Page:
French (pictured), best known as one half of comedy double act French & Saunders, last appeared in the West End in the 2003 one-woman play My Brilliant Divorce. Her other West End credits include Silly Cow and A Midsummer Night's Dream, in which she played Bottom. On television, French's acting credits include The Vicar of Dibley, Murder Most Horrid and Let Them Eat Cake.
Moyet made her West End debut in 2001, playing prison matron Mama Morton in Kander and Ebb musical Chicago. She first rose to prominence via the popular duo Yazoo, whose hits included the chart-topping Only You. Her subsequent solo albums included Alf, Raindancing and Essex. She has written some original music for the new play, in which she’ll also sing.
In Smaller, French and Moyet, friends in real life, play sisters. Bernice Clulow (French) is a cheerful schoolteacher burdened with the care of her disabled mother (played by June Watson). The stress of the task has already driven away her sister Cath (Moyet), who left the country to work in musical theatre and now sings for hen parties in Puerto Banus.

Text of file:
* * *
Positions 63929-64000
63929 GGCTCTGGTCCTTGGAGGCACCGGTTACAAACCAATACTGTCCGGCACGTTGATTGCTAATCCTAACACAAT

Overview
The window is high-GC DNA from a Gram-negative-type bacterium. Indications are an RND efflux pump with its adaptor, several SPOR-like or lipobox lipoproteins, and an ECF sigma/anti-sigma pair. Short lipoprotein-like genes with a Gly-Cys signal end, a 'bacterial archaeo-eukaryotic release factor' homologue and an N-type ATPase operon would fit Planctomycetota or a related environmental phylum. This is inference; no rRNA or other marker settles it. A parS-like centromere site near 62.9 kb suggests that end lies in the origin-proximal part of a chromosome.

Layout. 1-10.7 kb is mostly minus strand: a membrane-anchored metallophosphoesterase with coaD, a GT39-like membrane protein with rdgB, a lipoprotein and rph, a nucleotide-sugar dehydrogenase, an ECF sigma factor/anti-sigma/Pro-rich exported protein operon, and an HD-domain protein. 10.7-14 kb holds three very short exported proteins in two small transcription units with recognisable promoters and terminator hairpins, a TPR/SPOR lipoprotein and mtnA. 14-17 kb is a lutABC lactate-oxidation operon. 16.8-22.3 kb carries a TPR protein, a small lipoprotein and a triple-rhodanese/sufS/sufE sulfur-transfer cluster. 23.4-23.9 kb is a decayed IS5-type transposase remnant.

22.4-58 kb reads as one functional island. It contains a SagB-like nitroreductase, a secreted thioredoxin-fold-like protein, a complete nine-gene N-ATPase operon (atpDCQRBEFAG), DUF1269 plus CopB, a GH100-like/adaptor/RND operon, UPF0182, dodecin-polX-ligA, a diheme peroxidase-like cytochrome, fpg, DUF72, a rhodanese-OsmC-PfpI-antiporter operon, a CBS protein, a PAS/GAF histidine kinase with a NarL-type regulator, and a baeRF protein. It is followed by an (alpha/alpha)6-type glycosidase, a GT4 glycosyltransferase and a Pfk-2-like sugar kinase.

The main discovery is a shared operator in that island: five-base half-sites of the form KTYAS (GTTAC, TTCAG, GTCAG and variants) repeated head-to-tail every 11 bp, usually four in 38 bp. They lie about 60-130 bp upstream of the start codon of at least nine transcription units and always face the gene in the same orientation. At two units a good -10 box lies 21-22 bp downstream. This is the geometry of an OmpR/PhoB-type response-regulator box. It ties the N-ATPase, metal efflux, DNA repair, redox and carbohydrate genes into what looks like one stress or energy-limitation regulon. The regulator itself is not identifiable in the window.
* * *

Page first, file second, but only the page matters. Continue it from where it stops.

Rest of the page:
Debut playwright Morgan’s television credits include Shameless and Coronation Street. An award-winning screen actress, for the past several years Kathy Burke has increasingly concentrated on directing for the stage. Her directing credits include The Quare Fellow for Oxford Stage Company, Blue/Orange at Sheffield Crucible, Kosher Harry at the Royal Court, Out in the Open, Love Me Tonight and Born Bad at Hampstead Theatre, Betty in the West End and, currently at the Donmar Warehouse, the UK premiere of Sam Shepard’s The God of Hell.
At a Whatsonstage.com Outing to The God of Hell last month (See The Goss, 25 Oct 2005), Burke talked exclusively to Whatsonstage.com theatregoers about Smaller and the irony of the play’s title: “We are three larger ladies (French, Moyet and Burke) so our meetings look like moving Beryl Cook paintings!” She added that Morgan’s play is “a touching comedy about how the grass is always greener on the other side. And it’s very different to The God of Hell - which is great because I always like to do something different. I don’t want to stick to doing the same things all the time.”
The tour launches on 15 February 2006 at the Theatre Royal, Bath, and continues to Milton Keynes, Canterbury, Brighton, Nottingham and Birmingham, where it concludes on 25 March prior to its West End run from 28 March.
- by Terri Paddock